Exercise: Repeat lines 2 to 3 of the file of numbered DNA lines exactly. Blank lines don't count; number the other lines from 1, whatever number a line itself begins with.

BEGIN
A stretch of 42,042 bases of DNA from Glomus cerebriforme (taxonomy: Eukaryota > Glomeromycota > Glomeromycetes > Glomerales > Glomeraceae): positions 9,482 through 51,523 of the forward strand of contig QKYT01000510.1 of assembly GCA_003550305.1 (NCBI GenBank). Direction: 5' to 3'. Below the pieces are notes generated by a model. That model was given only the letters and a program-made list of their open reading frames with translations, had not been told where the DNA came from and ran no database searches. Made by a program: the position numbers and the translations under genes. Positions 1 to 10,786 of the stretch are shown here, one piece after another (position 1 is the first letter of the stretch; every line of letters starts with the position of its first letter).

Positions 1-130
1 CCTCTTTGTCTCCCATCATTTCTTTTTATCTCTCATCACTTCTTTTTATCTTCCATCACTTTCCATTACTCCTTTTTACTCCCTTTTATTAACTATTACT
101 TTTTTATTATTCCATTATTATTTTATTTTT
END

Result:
Positions 1-130
1 CCTCTTTGTCTCCCATCATTTCTTTTTATCTCTCATCACTTCTTTTTATCTTCCATCACTTTCCATTACTCCTTTTTACTCCCTTTTATTAACTATTACT